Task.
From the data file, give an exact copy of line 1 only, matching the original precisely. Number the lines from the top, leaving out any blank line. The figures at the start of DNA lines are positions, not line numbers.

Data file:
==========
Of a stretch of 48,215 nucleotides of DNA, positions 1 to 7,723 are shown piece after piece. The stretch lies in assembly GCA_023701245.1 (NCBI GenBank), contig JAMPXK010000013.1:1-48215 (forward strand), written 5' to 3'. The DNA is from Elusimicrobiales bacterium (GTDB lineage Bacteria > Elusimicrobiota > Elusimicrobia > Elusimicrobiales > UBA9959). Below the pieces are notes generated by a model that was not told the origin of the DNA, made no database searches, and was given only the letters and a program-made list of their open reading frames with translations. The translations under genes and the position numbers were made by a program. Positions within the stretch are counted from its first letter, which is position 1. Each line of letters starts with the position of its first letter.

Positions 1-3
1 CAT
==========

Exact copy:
Of a stretch of 48,215 nucleotides of DNA, positions 1 to 7,723 are shown piece after piece. The stretch lies in assembly GCA_023701245.1 (NCBI GenBank), contig JAMPXK010000013.1:1-48215 (forward strand), written 5' to 3'. The DNA is from Elusimicrobiales bacterium (GTDB lineage Bacteria > Elusimicrobiota > Elusimicrobia > Elusimicrobiales > UBA9959). Below the pieces are notes generated by a model that was not told the origin of the DNA, made no database searches, and was given only the letters and a program-made list of their open reading frames with translations. The translations under genes and the position numbers were made by a program. Positions within the stretch are counted from its first letter, which is position 1. Each line of letters starts with the position of its first letter.